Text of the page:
Trails and bridges through Dorrigo National Park

Dorrigo National Park: rainforests, waterfalls and wildlife

Planning to visit Dorrigo National Park? Stay at Lookout Mountain Retreat or take a day tour from Coffs Harbour.

Located in the heart of Australia's New South Wales is a pristine wilderness cherished by naturists, outdoor lovers and those searching for serenity -  Dorrigo National Park.

This stunning park is filled with lush rainforests, spectacular waterfalls and abundant wildlife, showcasing this region's remarkable beauty and biodiversity. Overall, it is an incredible natural wonder that has captivated travellers for generations, and for good reason.

In this guide, we invite you to discover the enchantment of Dorrigo National Park, uncovering its rich history, awe-inspiring landscapes and the plethora of experiences you can enjoy there. If you are into hiking, spotting wildlife, or just need a digital detox, we'll show you everything you need to know about visiting this breathtaking Australian wilderness.

The light shining through the water and foliage at Crystal Falls in Dorrigo National Park, Australia

Things to do in Dorrigo National Park

Dorrigo National Park offers a wealth of outdoor activities and natural attractions for visitors to enjoy. Here are some of the top things to do when exploring this stunning national park:

Rainforest Walks

Wonga Walk: This 6-kilometre loop track is one of the park's most popular trails, taking you through lush rainforest and past crystal-clear streams, offering scenic views from various lookouts. Along the way, you'll have the chance to spot diverse wildlife, including the elusive lyrebird.

Crystal Shower Falls Walk: A short, wheelchair-accessible walk leads you to Crystal Shower Falls, a stunning curtain waterfall that plunges into a clear, refreshing pool. Walk behind the waterfall for a unique perspective and cool off in the pristine waters.

Lyrebird Link Track: If you're keen on birdwatching, the Lyrebird Link Track is an excellent choice. As the name suggests, it's a prime spot to catch a glimpse of these remarkable birds, known for their elaborate songs and dances.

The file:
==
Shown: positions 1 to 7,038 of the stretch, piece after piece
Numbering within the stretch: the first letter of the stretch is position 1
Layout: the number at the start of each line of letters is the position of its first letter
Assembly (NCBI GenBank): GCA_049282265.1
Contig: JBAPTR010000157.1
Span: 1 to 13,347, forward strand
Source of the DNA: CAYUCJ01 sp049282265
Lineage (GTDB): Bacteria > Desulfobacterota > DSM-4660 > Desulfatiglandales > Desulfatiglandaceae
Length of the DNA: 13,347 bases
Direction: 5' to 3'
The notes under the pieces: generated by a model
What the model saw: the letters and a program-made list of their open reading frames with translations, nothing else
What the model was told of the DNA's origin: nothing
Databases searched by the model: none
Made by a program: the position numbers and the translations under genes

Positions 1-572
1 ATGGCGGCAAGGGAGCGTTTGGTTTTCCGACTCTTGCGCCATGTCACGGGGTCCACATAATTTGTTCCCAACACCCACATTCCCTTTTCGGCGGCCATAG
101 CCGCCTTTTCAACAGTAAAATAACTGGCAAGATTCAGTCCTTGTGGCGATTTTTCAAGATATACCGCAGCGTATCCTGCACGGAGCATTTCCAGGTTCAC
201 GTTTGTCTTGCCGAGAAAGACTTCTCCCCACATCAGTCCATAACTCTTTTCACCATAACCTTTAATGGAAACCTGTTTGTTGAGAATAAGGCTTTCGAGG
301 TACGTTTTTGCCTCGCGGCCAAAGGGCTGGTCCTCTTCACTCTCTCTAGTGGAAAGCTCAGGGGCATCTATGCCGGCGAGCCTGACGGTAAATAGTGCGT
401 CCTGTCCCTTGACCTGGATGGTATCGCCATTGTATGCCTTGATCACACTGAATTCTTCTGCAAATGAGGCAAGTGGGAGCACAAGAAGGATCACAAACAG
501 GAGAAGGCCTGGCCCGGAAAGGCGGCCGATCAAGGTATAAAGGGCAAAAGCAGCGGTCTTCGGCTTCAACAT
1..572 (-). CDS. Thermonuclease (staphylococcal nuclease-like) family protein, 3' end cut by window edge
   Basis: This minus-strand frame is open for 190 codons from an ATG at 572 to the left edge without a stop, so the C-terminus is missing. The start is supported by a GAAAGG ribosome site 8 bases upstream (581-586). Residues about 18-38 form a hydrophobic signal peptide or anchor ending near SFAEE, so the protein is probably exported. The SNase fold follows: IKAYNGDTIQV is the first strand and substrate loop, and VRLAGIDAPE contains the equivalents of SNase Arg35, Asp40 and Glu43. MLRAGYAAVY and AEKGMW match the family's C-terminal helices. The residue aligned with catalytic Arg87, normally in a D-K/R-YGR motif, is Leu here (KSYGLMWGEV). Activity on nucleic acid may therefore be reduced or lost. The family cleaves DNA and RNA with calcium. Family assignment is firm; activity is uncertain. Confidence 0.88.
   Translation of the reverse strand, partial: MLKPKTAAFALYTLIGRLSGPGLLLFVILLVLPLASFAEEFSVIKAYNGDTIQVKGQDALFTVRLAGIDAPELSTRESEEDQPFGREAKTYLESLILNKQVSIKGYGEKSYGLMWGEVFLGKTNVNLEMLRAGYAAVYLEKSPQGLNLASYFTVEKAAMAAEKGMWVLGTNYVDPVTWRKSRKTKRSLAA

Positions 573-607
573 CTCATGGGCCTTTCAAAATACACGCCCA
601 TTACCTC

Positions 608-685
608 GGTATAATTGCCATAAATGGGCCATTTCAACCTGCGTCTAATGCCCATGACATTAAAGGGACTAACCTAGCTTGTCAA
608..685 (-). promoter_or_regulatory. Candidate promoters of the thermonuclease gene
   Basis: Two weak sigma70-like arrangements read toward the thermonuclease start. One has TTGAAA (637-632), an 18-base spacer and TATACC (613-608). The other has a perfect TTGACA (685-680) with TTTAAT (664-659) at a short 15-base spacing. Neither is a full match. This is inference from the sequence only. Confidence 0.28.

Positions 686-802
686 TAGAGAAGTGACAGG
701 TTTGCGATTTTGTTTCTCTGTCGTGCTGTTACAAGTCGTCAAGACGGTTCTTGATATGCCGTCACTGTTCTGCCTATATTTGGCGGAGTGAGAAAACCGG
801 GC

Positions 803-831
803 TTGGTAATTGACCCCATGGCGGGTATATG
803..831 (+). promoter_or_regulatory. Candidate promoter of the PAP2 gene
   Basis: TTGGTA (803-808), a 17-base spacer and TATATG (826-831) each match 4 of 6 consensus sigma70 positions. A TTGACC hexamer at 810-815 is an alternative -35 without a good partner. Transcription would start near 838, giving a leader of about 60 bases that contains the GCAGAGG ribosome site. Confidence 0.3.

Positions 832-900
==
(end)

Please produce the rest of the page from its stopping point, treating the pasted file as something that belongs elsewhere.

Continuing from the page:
Dangar Falls: Just a short drive from the park, Dangar Falls is a breathtaking sight. A viewing platform at the top lets you admire the falls as they plunge 30 metres into a gorge below. It's an ideal spot for photographs.

Tristania Falls: Located along the Wonga Walk, Tristania Falls provides a tranquil setting for a picnic while enjoying the soothing sounds of cascading water.

Crystal Shower Falls: As mentioned earlier, Crystal Shower Falls offers a unique experience where you can walk behind the curtain of water.

Dangar Falls in Dorrigio National Park on a sunny day

Skywalk and Rainforest Centre

The Dorrigo Rainforest Centre near the park entrance is an educational hub where you can learn about the park's ecosystems, history and indigenous heritage through informative displays and interactive exhibits.

Located within it is the Skywalk, a suspended walkway above the rainforest canopy. It offers panoramic views of the surrounding landscape and is accessible to visitors of all fitness levels, providing a unique perspective of the park's lush greenery.

Adventure Activities

Dorrigo National Park isn't just a haven for hikers and nature lovers; it's also a playground for those seeking adrenaline-pumping activities.

The park's extensive network of fire trails attracts plenty of mountain bikers wanting to explore its rugged terrain. One of the best to tackle is the Bellbird Loop Track, which offers thrilling rides and challenging climbs amidst lush rainforests.